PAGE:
Ontario is a unique province when it comes to legal representation. The Law Society of Ontario (LSO) governs both lawyers and paralegals, giving them the authority to provide legal services to the public. While the LSO started regulating paralegals decades after becoming the governing body for lawyers in Ontario (issuing the first paralegal license in April 2008) they hold paralegals to many of the same standards. Moreover, while there are many differences between lawyers and paralegals and what they are allowed to do, there are also many similarities that arenâ€™t widely knownâ€¦
Both have to complete the following before they can provide legal services:
- High school education (or equivalent certification);
- An accredited post-secondary education program;
- A placement/internship with a Licensee in order to gain practical experience (this is called â€œarticlingâ€ for lawyers and â€œfield placementâ€ for paralegals);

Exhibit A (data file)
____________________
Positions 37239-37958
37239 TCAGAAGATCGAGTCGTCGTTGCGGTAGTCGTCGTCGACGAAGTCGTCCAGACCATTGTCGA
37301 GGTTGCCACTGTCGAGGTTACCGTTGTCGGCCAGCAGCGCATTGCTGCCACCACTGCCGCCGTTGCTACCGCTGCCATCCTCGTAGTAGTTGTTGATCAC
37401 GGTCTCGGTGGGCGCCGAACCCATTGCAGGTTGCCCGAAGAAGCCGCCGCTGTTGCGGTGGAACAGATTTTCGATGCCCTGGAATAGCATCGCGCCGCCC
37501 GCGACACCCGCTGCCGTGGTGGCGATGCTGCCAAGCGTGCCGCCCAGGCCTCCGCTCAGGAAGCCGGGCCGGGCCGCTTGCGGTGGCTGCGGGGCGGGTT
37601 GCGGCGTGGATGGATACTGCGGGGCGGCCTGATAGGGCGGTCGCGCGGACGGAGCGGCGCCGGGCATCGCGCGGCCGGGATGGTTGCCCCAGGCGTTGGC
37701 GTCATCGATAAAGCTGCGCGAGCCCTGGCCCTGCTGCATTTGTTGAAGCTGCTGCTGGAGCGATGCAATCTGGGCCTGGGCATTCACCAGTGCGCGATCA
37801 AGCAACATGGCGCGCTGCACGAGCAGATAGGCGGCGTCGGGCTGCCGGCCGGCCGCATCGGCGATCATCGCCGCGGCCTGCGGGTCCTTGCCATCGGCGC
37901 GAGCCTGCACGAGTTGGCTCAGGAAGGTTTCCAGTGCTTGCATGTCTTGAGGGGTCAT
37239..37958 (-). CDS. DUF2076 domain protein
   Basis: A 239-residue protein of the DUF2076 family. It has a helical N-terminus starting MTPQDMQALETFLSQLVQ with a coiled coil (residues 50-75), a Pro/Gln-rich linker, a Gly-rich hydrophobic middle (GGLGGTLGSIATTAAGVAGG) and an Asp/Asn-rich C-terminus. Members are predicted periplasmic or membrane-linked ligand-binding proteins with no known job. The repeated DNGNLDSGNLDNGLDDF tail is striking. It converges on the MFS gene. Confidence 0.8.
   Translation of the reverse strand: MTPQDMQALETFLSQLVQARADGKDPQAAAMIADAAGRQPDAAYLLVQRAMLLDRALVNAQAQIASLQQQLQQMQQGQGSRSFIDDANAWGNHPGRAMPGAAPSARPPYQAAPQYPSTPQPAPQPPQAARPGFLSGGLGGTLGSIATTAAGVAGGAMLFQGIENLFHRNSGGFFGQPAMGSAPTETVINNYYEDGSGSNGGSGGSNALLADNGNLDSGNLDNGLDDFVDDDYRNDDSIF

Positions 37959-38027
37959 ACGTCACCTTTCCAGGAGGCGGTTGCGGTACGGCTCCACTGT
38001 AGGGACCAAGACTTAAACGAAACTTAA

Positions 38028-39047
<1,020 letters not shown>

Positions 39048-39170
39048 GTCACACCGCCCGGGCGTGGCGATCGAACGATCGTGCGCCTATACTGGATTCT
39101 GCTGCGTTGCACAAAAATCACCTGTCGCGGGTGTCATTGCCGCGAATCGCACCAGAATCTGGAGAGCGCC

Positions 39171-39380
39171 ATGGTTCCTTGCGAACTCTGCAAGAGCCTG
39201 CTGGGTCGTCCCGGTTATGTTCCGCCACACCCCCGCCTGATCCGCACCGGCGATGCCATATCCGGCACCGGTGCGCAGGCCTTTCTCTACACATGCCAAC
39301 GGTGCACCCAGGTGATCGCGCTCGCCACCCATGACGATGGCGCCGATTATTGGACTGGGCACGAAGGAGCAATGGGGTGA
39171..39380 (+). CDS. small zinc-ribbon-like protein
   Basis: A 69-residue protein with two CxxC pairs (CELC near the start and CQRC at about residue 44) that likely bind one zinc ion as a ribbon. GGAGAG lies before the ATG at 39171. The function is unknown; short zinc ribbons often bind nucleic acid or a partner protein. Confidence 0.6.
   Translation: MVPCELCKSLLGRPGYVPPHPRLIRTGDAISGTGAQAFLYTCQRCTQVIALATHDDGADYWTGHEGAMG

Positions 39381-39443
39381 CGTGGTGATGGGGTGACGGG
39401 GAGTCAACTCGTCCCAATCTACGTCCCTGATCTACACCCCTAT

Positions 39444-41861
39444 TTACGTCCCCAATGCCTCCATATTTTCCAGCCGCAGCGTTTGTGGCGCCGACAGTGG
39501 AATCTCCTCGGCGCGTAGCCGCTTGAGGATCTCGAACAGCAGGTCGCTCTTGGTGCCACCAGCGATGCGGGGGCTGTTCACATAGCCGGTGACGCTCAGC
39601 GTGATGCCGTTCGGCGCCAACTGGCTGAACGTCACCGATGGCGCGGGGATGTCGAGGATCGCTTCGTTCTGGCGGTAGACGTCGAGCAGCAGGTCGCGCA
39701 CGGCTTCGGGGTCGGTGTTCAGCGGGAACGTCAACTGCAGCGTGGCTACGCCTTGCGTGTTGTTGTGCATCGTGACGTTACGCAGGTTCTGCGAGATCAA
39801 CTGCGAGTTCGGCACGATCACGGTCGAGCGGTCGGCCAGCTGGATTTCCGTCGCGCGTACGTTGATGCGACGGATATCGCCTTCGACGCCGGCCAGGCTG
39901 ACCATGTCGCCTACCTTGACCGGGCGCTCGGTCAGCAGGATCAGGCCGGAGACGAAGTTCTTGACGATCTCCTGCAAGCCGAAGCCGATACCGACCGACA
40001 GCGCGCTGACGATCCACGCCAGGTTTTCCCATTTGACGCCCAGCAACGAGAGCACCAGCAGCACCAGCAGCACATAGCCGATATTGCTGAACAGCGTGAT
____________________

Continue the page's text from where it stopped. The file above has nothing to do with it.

- Successfully pass a licensing exam; and
- Adhere to professional and ethical obligations of a legal professional or face disciplinary procedures.
Once licensed by the LSO, they have to adhere to similar maintenance requirements as well such as:
- Annually completing
- Twelve (12) Continuing Professional Development (CPD) hours (by December 31);
- annual reports (by March 31); and
- paying their annual membership fees (by March 31) which is based on their current employment situation.
Lawyers and paralegals annual fees are both paid into the following two LSO funds:
- General Fund â€“ maintained by the Law Society for its program delivery and administration which includes a provision for the Law Societyâ€™s future capital requirements; and
- Compensation Fund â€“ The Law Society maintains this fund pursuant to section 51 of the Law Society Act to relieve or mitigate loss sustained by any person in consequence of dishonesty on the part of any paralegal or lawyer in connection with their legal services, practice or in connection with any trust of which the lawyer or paralegal was, or is, a trustee.